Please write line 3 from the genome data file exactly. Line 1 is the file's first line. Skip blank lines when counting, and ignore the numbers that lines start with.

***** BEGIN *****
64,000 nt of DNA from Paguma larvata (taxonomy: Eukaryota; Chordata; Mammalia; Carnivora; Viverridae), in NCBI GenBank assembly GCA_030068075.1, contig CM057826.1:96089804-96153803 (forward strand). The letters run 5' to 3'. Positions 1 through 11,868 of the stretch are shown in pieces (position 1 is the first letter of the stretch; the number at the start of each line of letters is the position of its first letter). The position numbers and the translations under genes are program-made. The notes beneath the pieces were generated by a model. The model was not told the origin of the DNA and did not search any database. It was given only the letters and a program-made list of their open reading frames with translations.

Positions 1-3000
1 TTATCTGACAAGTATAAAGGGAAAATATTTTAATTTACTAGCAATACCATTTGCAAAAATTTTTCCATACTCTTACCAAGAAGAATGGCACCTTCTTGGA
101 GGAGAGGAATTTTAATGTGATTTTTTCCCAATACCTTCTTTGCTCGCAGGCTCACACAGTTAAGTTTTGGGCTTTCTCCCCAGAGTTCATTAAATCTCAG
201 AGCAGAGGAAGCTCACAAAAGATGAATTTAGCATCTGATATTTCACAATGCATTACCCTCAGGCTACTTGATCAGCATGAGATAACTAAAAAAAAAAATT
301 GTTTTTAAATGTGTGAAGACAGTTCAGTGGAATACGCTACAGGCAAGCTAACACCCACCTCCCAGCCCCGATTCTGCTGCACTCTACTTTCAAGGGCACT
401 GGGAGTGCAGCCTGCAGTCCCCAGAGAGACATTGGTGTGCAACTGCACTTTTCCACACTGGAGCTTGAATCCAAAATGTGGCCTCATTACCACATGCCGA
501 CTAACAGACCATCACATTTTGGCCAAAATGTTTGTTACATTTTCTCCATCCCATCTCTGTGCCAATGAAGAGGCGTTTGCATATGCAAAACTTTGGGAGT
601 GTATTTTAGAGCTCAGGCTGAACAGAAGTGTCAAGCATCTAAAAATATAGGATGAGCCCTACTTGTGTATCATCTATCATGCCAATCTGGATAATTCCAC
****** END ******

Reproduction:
1 TTATCTGACAAGTATAAAGGGAAAATATTTTAATTTACTAGCAATACCATTTGCAAAAATTTTTCCATACTCTTACCAAGAAGAATGGCACCTTCTTGGA